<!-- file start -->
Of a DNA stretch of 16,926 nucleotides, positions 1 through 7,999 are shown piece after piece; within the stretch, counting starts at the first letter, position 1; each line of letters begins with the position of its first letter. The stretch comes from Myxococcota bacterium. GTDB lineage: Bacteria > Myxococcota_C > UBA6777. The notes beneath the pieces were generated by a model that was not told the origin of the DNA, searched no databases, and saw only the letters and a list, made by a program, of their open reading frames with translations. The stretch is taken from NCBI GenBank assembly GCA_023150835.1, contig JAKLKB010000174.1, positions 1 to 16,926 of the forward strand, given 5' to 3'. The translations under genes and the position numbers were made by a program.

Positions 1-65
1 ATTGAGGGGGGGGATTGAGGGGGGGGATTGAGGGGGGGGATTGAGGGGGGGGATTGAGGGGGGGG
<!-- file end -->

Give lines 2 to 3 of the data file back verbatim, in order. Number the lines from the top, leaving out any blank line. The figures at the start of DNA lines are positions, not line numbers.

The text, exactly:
Positions 1-65
1 ATTGAGGGGGGGGATTGAGGGGGGGGATTGAGGGGGGGGATTGAGGGGGGGGATTGAGGGGGGGG